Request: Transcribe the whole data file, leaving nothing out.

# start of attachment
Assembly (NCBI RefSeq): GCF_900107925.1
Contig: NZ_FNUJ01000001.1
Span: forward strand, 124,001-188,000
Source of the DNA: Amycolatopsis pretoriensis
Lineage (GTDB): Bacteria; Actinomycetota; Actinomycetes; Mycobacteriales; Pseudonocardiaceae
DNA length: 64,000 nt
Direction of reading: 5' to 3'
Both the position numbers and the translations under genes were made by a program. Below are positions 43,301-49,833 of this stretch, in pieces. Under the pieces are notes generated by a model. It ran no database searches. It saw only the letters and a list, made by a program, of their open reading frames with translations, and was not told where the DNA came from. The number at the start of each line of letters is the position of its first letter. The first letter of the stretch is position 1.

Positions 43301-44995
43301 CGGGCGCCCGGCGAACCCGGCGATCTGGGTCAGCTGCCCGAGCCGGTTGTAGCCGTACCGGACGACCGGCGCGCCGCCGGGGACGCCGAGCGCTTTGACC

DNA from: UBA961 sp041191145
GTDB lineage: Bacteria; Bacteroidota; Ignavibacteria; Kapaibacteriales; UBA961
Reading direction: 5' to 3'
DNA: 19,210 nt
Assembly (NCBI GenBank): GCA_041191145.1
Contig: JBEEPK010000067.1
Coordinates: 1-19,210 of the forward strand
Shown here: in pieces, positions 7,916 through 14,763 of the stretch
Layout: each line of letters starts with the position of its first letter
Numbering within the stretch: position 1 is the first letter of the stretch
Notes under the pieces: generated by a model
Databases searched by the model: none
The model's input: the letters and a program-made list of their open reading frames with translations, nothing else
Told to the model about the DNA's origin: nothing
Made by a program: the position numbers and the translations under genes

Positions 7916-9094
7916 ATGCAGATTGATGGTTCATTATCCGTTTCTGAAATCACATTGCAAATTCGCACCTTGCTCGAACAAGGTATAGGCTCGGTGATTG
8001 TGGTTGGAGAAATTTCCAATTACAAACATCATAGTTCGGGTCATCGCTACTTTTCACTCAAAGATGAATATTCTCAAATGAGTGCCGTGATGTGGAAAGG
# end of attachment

Assembly (NCBI RefSeq): GCF_900107925.1
Contig: NZ_FNUJ01000001.1
Span: forward strand, 124,001-188,000
Source of the DNA: Amycolatopsis pretoriensis
Lineage (GTDB): Bacteria; Actinomycetota; Actinomycetes; Mycobacteriales; Pseudonocardiaceae
DNA length: 64,000 nt
Direction of reading: 5' to 3'
Both the position numbers and the translations under genes were made by a program. Below are positions 43,301-49,833 of this stretch, in pieces. Under the pieces are notes generated by a model. It ran no database searches. It saw only the letters and a list, made by a program, of their open reading frames with translations, and was not told where the DNA came from. The number at the start of each line of letters is the position of its first letter. The first letter of the stretch is position 1.

Positions 43301-44995
43301 CGGGCGCCCGGCGAACCCGGCGATCTGGGTCAGCTGCCCGAGCCGGTTGTAGCCGTACCGGACGACCGGCGCGCCGCCGGGGACGCCGAGCGCTTTGACC

DNA from: UBA961 sp041191145
GTDB lineage: Bacteria; Bacteroidota; Ignavibacteria; Kapaibacteriales; UBA961
Reading direction: 5' to 3'
DNA: 19,210 nt
Assembly (NCBI GenBank): GCA_041191145.1
Contig: JBEEPK010000067.1
Coordinates: 1-19,210 of the forward strand
Shown here: in pieces, positions 7,916 through 14,763 of the stretch
Layout: each line of letters starts with the position of its first letter
Numbering within the stretch: position 1 is the first letter of the stretch
Notes under the pieces: generated by a model
Databases searched by the model: none
The model's input: the letters and a program-made list of their open reading frames with translations, nothing else
Told to the model about the DNA's origin: nothing
Made by a program: the position numbers and the translations under genes

Positions 7916-9094
7916 ATGCAGATTGATGGTTCATTATCCGTTTCTGAAATCACATTGCAAATTCGCACCTTGCTCGAACAAGGTATAGGCTCGGTGATTG
8001 TGGTTGGAGAAATTTCCAATTACAAACATCATAGTTCGGGTCATCGCTACTTTTCACTCAAAGATGAATATTCTCAAATGAGTGCCGTGATGTGGAAAGG